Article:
With the tides of religious intolerance striking the globe with utmost audacity, countries like Pakistan have come under the scanner for their deplorable state of human rights as a result of religious violence. In this context, the blasphemy laws in Pakistan have again caught the attention of the international community, which are being used as a tool to target minorities in Pakistan. This has led to a surge in the award of death penalties in the recent times which, as evidence suggests, have often been politically motivated. As a result, grave human rights violations are being committed against minority sects and religions at the behest of Islamabad.
In order to bring attention to these violations and regressive policies in Pakistan, our organization, Red Lantern Analytica, has written a letter to the appropriate individuals and organizations, namely- Mr. Ahmed Shaheed, UN Special Rapporteur on Freedom of Religion or Belief; Mrs. Irene Khan, UN Special Rapporteur on Promotion and Protection of Freedom of Opinion and Expression; Ms. Alena Douhan, UN Special Rapporteur on the Negative Impact of Unilateral Coercive Measures on the Enjoyment of Human Rights; and Dr. Fernand de Varennes, UN Special Rapporteur on Minority Issues. Through our demands to them (stated later in this document), we have called for strict action to be taken against Pakistan.
Recently on January 9, 2021, Dawn reported that three people in Pakistan have been awarded the death penalty under the blasphemy laws of Pakistan. Rana Nouman Rafaqat and Abdul Waheed were accused of disseminating blasphemous content on social media via fake profiles, while Nasir Ahmad was accused of posting blasphemous videos on YouTube. Despite disallowing the accused to produce witnesses for the reason of them being blood relatives, the Anti-Terrorism Court (ATC) under Judge Raja Jawad Abbas convicted the three accused of blasphemy and awarded them death penalties, in proceedings spread over a span of three years.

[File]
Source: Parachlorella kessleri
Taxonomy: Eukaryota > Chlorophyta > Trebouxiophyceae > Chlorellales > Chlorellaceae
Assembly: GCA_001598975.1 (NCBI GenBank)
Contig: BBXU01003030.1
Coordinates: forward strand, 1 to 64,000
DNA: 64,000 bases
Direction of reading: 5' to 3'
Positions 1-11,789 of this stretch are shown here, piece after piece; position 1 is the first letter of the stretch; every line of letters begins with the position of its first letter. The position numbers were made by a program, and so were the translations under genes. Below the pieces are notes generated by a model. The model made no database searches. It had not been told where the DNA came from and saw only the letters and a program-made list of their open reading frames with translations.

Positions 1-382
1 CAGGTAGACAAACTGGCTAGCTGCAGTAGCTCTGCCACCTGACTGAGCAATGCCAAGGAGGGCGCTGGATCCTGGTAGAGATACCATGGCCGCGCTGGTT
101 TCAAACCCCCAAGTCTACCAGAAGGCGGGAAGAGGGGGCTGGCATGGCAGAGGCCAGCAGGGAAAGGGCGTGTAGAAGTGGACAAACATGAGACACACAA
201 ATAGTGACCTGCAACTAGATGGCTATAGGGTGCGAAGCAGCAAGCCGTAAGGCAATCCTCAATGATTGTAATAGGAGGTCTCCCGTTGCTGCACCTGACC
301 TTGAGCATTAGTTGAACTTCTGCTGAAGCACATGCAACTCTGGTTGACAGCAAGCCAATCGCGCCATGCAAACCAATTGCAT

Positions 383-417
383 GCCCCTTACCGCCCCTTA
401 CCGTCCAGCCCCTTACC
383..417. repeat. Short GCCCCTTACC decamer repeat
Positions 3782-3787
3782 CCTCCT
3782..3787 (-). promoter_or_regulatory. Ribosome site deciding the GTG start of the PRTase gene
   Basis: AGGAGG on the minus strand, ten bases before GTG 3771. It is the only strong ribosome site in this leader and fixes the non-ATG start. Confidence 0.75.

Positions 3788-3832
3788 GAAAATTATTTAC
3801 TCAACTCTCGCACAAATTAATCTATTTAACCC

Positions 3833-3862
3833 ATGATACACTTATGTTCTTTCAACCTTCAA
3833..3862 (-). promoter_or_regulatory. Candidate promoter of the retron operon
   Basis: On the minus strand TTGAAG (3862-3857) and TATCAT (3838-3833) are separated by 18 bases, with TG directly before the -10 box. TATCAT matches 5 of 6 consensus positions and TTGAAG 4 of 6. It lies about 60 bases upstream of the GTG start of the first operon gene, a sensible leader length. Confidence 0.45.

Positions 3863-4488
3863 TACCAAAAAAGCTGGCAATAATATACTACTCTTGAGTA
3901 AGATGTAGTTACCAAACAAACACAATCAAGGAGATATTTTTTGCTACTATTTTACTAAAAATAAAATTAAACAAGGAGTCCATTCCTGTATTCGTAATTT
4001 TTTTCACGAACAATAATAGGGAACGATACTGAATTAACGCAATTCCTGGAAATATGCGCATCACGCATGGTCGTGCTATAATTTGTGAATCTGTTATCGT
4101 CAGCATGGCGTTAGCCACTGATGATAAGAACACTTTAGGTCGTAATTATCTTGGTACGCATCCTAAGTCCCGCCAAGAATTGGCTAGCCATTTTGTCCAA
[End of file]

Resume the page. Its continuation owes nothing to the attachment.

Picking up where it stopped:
Such reports of the accused being granted death penalties under the controversial blasphemy laws (Section 295 (B) and 295 (C) Pakistan Penal Code) in Pakistan have become a frequent phenomenon. This letter has been written to draw your attention to the blatant violation of the fundamental rights of freedom of speech, thought, information, and religion guaranteed by the Constitution of Pakistan under Articles 19 and 20. Moreover, evidence suggests that these death penalties, in several instances, have been politically motivated which involves the abuse of blasphemy laws under the Pakistan Penal Code.
Recent years have seen a surge in awarding death penalties in Pakistan for blasphemy. In 2019, the United States Commission on International Religious Freedom (USCIRF) published its key findings and recommendations on the abuse of blasphemy laws to award death penalties to the accused in Pakistan.
This document highlights various cases wherein people in Pakistan have been awarded the death penalty under blasphemy laws. For example, academic Junaid Hafeez was awarded the death penalty after spending 5 years in solitary confinement for blasphemy. The report also points out the lengthy process of trials in such cases and the creation of “a culture of impunity for violent attacks following accusations”. In this particular regard, in March 2019, Professor Khalid Hameed was murdered by a student over alleged anti-Islam remarks.
In 2020, Reuters reported that a Christian man by the name of Asif Pervaiz was sentenced to death for sending derogatory messages against the Prophet Muhammad. Asif Pervaiz had contended that he was being forced to convert to Islam by his supervisor and that the charge against him was fabricated.
The problem of the abuse of blasphemy laws in Pakistan is two-fold. The first issue is the abuse of these laws for politically motivated executions. This issue has been corroborated by the facts stated herein already. However, the second issue is a complex one that demands closer study and in fact, a stronger consideration given its gravity.
This issue pertains to the ‘blasphemy legislation’ that exists in Pakistan. The USCIRF published yet another policy update titled ‘Pakistan’s Blasphemy Law’ in October 2019 which highlights how Pakistan’s “blasphemy law remains a key challenge to ensuring religious freedom for the country’s religious minorities”. It traces the origins of the law to the blasphemy laws of colonial India, which were carried forward by the Pakistani government after Partition in 1947, and were later tightened under the rule of General Zia-ul-Haq in the 1980s.